At this time of year, many of us are headed for holidays in places where the food, drink and weather are astonishing. That prospect makes it easy to grumble about home-grown ingestibles, especially if you read a book such as The Food Lover's Companion to Naples and the Campania, by Carla Capalbo (£14.99, Pallas Athene). It's densely packed with details about people for whom perfect tomatoes, olives and salami are something akin to a religion. You look at it and think, how can I possibly eat so well in the UK?

It isn't as easy here as it is in Campania, but you can find good stuff if you know where to look. And the people at UKTV Food are doing their bit to promote the cause. They've recently launched a campaign to find the "Local Hero 2006", getting the public to vote for their favourite small business in the food industry. It could be an independent shop, farm stall, artisan producer, café, pub, whatever. Log on to and follow the instructions for voting. You have to register, but that doesn't take long. Once you've done it, you can nominate your local hero or vote for one already on the list.

In the liquid areas of endeavour, there are several names I would consider nominating for official heroism. Bottlegreen, maker of those sprightly fruit cordials, would be one of them - I've grown seriously attached to its new Elderflower Still Drink (sold by Budgens and Booths). Fentimans, maker of glorious lemonade, ginger beer and the world's best cola drink, would be another. Its drinks, though either non-alcoholic or mild in alcohol, are soft drinks for adults. I'd also nominate James White, principally for its varietal apple juices but also for their organic range and lemonade.

These companies are small in the global scale of things, but are probably too big to be called artisanal. Does this matter? Not necessarily, if you're just thinking about quality. If you do require small-scale production, you are more likely to find it yourself, in your own area, than to come across it in the pages of a newspaper like this one. And that's one reason initiatives like local hero are potentially so valuable. They can alert people to the possibility that a seriously good producer/retailer lurks right outside their door, as it were.

The part played by retailers in promoting quality can't be overestimated. You can make the best drink on earth, but if you can't sell it, then your efforts won't come to much. That's one reason so many of my drink heroes would be breweries. Just as French vignerons used to have a ready market for their wine in local shops and restaurants, British brewers had their own market in local pubs. Needless to say, this diversity is under threat. But it shows remarkable persistence. Iain Loe, Research and Information Officer for Camra, estimates that there are now 500 or 550 breweries in Britain, up from 350 or 400 as of five years ago. People "feel attached to a local brewery", he says, because its products are made locally using local ingredients. And it creates local jobs. The 30 or so members of the Independent Family Brewers of Britain employ around 34,000 people.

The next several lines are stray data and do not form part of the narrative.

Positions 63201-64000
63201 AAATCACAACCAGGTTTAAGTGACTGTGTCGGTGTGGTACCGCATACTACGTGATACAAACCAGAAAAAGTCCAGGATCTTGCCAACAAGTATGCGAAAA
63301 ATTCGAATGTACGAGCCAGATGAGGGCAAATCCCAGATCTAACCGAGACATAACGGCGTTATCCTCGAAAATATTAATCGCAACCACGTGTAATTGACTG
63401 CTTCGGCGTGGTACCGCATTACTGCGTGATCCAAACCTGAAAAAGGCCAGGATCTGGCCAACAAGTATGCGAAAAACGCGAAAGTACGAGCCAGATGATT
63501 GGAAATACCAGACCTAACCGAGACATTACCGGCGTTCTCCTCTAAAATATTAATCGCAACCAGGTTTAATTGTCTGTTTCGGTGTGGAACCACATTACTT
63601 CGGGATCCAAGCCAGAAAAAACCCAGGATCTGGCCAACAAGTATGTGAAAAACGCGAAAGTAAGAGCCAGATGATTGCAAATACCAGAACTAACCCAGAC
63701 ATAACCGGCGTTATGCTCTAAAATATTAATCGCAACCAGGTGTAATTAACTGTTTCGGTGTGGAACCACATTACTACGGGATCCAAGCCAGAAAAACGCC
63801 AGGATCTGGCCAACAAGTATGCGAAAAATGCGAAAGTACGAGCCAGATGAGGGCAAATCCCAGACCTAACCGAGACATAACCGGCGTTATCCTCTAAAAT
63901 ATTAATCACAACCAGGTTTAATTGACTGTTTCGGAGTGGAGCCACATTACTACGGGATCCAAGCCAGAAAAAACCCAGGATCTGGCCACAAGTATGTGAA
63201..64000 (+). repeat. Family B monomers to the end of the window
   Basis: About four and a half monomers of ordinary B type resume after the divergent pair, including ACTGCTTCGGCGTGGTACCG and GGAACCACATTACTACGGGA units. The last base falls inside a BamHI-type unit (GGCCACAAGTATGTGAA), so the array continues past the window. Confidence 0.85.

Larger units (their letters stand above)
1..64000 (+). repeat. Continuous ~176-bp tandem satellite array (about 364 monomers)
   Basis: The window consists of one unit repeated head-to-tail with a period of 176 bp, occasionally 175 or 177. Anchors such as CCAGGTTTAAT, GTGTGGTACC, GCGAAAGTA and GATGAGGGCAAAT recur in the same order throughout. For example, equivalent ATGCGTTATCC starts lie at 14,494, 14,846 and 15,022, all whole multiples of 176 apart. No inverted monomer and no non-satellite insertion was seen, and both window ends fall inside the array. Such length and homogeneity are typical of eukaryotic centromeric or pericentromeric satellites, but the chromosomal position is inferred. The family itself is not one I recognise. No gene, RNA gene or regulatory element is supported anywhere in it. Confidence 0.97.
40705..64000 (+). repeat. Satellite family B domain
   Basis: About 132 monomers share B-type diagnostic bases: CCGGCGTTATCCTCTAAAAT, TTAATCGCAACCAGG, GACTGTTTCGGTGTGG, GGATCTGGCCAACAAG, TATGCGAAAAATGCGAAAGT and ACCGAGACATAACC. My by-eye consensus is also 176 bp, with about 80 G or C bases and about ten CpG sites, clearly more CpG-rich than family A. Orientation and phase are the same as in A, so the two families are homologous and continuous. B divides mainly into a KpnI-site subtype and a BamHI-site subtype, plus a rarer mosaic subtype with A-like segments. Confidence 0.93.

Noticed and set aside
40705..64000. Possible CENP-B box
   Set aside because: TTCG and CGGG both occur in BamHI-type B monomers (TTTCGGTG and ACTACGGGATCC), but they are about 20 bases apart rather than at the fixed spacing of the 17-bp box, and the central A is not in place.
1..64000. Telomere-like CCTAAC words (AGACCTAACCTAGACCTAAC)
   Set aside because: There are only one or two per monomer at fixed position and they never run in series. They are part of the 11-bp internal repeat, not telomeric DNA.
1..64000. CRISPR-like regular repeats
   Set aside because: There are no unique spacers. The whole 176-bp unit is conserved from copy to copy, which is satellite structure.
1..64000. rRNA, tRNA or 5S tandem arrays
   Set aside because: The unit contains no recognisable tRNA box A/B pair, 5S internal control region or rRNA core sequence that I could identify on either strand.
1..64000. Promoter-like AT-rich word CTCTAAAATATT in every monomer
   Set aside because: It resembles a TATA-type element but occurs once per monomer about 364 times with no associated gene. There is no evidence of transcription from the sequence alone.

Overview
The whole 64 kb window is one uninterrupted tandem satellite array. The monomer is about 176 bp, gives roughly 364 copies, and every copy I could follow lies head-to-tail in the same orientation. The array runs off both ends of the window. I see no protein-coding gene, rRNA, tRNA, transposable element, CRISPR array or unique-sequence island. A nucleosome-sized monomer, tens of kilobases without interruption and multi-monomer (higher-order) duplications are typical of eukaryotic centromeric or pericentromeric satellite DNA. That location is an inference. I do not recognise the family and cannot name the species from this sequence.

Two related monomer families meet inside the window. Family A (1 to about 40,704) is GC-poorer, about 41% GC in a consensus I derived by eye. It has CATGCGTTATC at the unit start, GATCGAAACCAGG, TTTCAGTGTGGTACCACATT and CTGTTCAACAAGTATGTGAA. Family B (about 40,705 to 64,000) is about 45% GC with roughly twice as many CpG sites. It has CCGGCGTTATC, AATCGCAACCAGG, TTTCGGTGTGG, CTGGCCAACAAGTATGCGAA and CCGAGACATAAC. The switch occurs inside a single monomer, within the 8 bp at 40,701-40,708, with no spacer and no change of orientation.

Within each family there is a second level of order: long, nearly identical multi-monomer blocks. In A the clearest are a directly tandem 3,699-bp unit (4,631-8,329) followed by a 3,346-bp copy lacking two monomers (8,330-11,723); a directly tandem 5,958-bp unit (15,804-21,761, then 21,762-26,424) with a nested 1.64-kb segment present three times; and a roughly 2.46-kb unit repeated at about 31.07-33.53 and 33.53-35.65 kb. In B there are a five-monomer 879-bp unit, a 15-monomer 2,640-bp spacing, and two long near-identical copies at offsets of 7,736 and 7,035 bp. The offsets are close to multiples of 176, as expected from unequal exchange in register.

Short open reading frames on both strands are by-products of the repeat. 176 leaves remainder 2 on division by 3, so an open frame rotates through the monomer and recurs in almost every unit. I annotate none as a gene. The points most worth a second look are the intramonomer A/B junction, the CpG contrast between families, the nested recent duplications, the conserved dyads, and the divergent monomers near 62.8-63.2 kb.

Supporting small-scale production is not normally a strength of UK supermarkets, but one of them - Booths - does a more than creditable job. That's probably because it is itself a truly regional outfit, with no presence in southern England at all. I'd almost be inclined to make it a local hero, especially for its belief in, and promotion of, regional beers and ciders. A trio are highlighted above right, one beer and two ciders; you can also order direct from the producers. True heroes? That's not for me to decide. But with a crust of bread and a hunk of cheese, they're certainly the best of companions.

Three from Booths

Addlestone's Cider (£1.89/586ml, Booths)

An odd bottle out, as Gaymers, who make it, are a biggish operation. Who cares? Crisp, clipped russety flavours, and very dry.

St Cuby's Bottle-Conditioned Medium Dry Cider (£4.15/750ml, www.cornishorchards. A revelation for me: a bottle-conditioned cider that adds the yeasty flavours of the lees to the zingy apples. Wonderful.

Academy Ale, Tirril Brewery (£1.55/500ml)

Quite light in attack for a dark ale, and thus a good partner with food. The brewery, in Cumbria, is attached to a pub.